To be human is to be a lover. The most basic thing to say about humans, according to Augustine, is not that we are social animals (as in Aristotle), thinking things (as in Descartes), or language animals (as in Charles Taylor’s recent proposal); the most basic thing is that we are lovers. Augustine divides all of humanity throughout history into two cities, whose origins, developments and ends he treats at length in City of God. He writes: “We see then that the two cities were created by two kinds of love: the earthly city was created by self-love reaching the point of contempt for God, the Heavenly City by the love of God carried as far as contempt of self. In fact, the earthly city glories in itself, the Heavenly City glories in the Lord. The former looks for glory from men, the latter finds its highest glory in God.”

Despite the rhetorically charged polarities here, Augustine ascribes certain commonalities to the two cities. Both are characterized by love; both desire glory. What distinguishes them is their orientation in doing so. Striking, too, is Augustine’s implicit suggestion that, in the end, only two orientations are possible — toward self or toward God. The various penultimate loves of a society can finally be brought under one of these two headings.

In any case, love is a given. The object of love is not. “Love as much as you like,” Augustine writes, “but take care what you love. Love of God and love of your neighbor are called charity; but love of the world, this passing world, is called greed or lust. Lust must be reined in, charity spurred on.” Augustine “pictured a human self as plastic, composed and articulated by what it loves, stretches toward and identifies with.”

In his work on worship and cultural formation, James K. A. Smith makes Augustine’s point vividly: “What distinguishes us (as individuals, but also as ‘peoples’) is not whether we love, but what we love. At the heart of our being is a kind of ‘love pump’ that can never be turned off — not even by sin or the Fall; rather, the effect of sin on our love pump is to knock it off kilter, misdirecting it and getting it aimed at the wrong things.”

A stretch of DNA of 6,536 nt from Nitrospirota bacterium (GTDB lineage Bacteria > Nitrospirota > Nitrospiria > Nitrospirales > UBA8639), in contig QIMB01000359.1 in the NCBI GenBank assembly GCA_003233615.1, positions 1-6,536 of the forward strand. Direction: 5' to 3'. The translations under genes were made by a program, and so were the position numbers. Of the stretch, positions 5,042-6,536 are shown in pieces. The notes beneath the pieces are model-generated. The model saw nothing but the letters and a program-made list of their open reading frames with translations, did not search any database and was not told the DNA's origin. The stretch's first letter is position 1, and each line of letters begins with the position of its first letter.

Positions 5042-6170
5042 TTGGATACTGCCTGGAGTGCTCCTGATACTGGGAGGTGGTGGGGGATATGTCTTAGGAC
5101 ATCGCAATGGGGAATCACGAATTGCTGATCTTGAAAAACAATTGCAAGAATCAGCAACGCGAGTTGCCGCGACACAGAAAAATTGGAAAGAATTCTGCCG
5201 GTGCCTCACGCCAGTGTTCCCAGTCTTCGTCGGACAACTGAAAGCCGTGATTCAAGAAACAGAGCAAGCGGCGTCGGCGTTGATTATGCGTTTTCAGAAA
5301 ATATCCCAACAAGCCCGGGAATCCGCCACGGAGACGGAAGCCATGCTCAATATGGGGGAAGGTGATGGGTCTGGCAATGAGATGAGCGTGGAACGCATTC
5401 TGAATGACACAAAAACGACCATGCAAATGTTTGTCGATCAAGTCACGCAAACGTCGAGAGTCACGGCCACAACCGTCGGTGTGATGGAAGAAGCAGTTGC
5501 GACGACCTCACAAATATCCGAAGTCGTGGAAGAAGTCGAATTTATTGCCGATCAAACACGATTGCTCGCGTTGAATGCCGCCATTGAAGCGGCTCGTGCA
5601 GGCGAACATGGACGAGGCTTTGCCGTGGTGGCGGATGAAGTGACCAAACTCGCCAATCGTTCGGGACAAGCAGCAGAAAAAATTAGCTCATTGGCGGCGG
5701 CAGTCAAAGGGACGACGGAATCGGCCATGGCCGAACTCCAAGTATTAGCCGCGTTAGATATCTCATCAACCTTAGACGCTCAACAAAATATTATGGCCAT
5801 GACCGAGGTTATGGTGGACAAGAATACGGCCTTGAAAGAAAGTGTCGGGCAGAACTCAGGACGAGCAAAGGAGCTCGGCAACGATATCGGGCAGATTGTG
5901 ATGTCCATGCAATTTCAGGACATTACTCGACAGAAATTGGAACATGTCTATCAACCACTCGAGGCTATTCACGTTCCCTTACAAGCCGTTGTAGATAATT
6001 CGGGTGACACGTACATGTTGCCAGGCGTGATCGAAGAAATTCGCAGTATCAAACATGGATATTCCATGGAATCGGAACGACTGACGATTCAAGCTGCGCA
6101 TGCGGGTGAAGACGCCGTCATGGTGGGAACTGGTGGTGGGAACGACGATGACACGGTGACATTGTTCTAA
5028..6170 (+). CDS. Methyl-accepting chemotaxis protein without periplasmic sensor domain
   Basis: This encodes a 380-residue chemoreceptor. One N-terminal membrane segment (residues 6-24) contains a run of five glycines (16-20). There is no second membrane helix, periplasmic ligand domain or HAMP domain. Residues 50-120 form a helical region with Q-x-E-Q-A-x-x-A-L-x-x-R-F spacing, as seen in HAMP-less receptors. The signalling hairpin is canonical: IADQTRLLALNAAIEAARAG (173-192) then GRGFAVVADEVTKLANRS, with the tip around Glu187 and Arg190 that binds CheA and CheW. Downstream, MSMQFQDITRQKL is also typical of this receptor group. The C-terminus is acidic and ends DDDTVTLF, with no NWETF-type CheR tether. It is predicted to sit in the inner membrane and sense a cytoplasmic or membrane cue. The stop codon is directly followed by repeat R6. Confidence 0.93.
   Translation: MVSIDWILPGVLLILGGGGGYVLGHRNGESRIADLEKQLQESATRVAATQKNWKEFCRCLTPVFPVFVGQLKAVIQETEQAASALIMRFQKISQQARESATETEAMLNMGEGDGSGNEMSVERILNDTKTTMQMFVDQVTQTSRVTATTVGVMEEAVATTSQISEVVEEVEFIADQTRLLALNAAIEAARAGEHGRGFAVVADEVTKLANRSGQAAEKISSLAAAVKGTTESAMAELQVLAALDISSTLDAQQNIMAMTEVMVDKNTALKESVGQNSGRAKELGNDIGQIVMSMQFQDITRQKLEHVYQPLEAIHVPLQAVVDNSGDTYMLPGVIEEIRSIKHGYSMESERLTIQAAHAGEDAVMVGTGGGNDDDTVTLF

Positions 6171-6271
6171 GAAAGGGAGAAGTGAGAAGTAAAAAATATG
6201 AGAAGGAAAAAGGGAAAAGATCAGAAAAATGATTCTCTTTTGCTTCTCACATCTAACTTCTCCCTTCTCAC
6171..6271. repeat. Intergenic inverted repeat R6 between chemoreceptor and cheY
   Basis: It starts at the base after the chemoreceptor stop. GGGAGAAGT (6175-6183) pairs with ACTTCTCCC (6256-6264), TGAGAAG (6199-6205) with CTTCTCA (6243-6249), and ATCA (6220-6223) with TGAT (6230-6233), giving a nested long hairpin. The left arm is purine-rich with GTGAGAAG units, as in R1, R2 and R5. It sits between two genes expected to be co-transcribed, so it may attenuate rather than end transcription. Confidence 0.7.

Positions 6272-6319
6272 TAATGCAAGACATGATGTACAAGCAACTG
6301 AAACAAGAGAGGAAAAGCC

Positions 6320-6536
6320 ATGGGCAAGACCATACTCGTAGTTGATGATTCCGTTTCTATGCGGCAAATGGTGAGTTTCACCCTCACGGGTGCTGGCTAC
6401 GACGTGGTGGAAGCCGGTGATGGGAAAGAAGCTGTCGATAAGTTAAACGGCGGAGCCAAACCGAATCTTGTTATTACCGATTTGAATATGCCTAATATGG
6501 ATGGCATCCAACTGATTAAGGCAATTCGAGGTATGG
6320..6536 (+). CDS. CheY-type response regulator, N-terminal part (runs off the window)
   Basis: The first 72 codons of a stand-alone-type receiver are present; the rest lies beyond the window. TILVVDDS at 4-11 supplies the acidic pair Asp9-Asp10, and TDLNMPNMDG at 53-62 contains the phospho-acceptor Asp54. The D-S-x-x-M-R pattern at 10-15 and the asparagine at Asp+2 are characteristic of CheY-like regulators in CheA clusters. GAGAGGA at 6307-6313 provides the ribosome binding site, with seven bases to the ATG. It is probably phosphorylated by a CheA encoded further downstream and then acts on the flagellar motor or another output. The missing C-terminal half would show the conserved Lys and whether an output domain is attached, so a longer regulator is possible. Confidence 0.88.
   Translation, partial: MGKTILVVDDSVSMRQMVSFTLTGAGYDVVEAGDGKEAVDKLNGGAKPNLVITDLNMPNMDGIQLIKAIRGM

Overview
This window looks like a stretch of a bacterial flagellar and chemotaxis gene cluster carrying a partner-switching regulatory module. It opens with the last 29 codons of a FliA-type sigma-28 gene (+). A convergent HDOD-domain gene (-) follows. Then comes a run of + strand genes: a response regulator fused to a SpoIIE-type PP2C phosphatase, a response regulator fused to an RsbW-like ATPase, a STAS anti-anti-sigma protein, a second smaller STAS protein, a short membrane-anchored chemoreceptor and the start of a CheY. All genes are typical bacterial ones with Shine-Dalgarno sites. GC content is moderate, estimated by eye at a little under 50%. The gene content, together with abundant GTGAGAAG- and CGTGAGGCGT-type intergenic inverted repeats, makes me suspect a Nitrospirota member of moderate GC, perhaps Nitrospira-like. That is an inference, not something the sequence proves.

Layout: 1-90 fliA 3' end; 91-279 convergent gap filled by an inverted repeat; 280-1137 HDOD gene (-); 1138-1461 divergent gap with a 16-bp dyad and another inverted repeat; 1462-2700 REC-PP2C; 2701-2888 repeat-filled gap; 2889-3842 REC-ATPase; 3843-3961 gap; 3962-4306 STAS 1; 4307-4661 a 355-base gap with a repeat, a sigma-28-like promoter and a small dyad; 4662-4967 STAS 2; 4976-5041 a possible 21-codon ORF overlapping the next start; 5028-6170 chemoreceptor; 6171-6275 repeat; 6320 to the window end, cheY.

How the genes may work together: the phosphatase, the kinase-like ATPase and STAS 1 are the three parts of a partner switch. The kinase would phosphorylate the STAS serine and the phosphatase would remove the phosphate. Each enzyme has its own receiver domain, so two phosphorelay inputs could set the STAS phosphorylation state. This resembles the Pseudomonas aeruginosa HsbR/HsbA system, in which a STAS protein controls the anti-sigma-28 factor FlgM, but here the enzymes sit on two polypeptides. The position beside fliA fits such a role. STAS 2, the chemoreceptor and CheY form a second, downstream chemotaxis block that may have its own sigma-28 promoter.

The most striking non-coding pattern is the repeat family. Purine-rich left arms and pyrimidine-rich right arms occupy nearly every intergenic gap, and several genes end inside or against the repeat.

To describe someone as “such a loving person” is, strictly speaking, to fail to pick her out from the crowd. All people are loving. Presumably, what we mean in commending a woman as “loving” is that she loves particular people in particular ways, that she loves well. If all humans are lovers, we cannot solve the problem of the lovely things by simply damming the flow of love. The answer is not to cease loving, but to love differently.

When Augustine speaks of love, he is collapsing a number of factors into one small word. For him, “love” consists in, among other things, (1) a certain focused attention of the mind, will and affections (2) in a specific direction (3) on an object of desire, an attention that (4) intends the good of that object, (5) possibly over against the good of other objects. Love, then, is dynamic and relational, depending on an other for its very coherence. The difference between life in the heavenly and earthly cities, between true and false worship, between obedience and sin, can be articulated with reference to this complex of willing, attending and loving in a context of particular relationships.

Matt Jenson, associate professor of theology in Torrey Honors College, formerly known as the Torrey Honors Institute, received a bachelor’s degree from Wheaton College and his Ph.D. from University of St. Andrews. This excerpt was taken from Theology in the Democracy of the Dead: A Dialogue with the Living Tradition, by Matt Jenson ©2019. Used by permission of Baker Publishing |